You will see a list of some well known names in there and you can decide for yourself as to how they have done.


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    Quote Originally Posted by kamranwasti View Post
    On a more serious note, you should actually list the players who were highlighted as potential greats and where they are now. In England, for example, if they pointed out Mark Ilott in early 1990s as a decent player, he at least went on to play test cricket. Here we are relying totally on the shows these players put up on the Pakistani domestic scene which has no merit. For example, Sohail Khan was a national record breaker but is not even considered worth discussing on this forum.

    So what is the basis of these recommendations?
    Kamran as you can see if you go to the Talent Spotter section - http://www.pakpassion.net/talent-spotter there are a number of guys who have gone on to play for Pakistan, some have done very well and some unfortunately have not done so well.

    It's impossible for us or anyone to predict how their futures will develop. I guess it's down to the player's luck and how much they improve.

    When we do the talent spotter interviews, we sometimes receive recommendations from coaches, other players, ex players. On other occasions it's a case of looking at domestic records and seeing how well they are doing at junior level cricket.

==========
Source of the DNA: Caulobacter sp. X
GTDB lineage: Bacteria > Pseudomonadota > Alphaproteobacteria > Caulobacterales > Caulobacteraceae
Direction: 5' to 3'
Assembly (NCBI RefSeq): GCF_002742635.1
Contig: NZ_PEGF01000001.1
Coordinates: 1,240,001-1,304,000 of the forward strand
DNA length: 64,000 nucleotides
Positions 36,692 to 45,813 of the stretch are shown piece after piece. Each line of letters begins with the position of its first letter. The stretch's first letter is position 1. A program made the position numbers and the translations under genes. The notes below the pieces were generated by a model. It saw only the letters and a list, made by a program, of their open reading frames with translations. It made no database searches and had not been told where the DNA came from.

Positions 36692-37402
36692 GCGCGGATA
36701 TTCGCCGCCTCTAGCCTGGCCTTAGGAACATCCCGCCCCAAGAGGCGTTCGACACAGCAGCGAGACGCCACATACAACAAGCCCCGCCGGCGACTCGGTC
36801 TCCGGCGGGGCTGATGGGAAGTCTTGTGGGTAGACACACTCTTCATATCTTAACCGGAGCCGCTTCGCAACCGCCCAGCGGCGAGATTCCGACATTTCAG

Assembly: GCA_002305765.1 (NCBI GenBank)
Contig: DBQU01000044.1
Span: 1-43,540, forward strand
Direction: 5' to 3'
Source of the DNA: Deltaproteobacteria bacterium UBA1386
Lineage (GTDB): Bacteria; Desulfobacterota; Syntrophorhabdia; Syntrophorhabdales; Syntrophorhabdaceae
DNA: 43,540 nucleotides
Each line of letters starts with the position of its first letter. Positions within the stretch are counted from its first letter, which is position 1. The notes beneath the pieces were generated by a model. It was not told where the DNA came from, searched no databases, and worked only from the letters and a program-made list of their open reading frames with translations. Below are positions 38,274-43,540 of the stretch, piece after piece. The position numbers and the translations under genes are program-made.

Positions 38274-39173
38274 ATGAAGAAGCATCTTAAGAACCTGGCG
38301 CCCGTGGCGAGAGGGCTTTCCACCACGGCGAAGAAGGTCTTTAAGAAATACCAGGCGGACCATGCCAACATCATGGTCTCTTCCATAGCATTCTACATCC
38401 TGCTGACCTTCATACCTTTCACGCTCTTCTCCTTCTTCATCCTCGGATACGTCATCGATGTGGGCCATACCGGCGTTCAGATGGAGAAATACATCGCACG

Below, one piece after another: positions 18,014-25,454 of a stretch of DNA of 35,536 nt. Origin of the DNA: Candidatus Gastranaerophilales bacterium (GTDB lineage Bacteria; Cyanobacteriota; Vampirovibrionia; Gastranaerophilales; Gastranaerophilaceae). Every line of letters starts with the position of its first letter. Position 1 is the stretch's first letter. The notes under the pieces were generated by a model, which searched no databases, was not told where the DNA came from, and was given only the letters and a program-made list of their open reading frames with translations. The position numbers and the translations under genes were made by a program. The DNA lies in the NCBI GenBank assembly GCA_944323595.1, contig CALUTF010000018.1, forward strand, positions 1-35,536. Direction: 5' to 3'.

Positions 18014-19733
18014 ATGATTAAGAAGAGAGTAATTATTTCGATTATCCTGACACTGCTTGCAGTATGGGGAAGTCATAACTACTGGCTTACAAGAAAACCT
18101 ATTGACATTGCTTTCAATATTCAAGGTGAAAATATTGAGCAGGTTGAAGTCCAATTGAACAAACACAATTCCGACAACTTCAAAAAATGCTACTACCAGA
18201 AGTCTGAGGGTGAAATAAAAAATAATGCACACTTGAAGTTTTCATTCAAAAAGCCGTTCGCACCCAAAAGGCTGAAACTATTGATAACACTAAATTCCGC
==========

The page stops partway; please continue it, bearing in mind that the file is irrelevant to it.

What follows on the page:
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    Quote Originally Posted by kamranwasti View Post
    On a more serious note, you should actually list the players who were highlighted as potential greats and where they are now. In England, for example, if they pointed out Mark Ilott in early 1990s as a decent player, he at least went on to play test cricket. Here we are relying totally on the shows these players put up on the Pakistani domestic scene which has no merit. For example, Sohail Khan was a national record breaker but is not even considered worth discussing on this forum.

    So what is the basis of these recommendations?
    I would be keen to hear your ideas of which players should be approached for the talent spotter section. PP are doing a great job as a fan based website, but ppers never seem happy.

  10. #10
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    Quote Originally Posted by MenInG View Post
    At PakPassion we will speak to many upcoming players who have done something of note or we have been told have talent.

    We cannot interview each and every player but if you have a suggestion, let us know via MRR.
    It would be better to watch them play first before interviewing the,


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    Quote Originally Posted by kamranwasti View Post
    On a more serious note, you should actually list the players who were highlighted as potential greats and where they are now. In England, for example, if they pointed out Mark Ilott in early 1990s as a decent player, he at least went on to play test cricket. Here we are relying totally on the shows these players put up on the Pakistani domestic scene which has no merit. For example, Sohail Khan was a national record breaker but is not even considered worth discussing on this forum.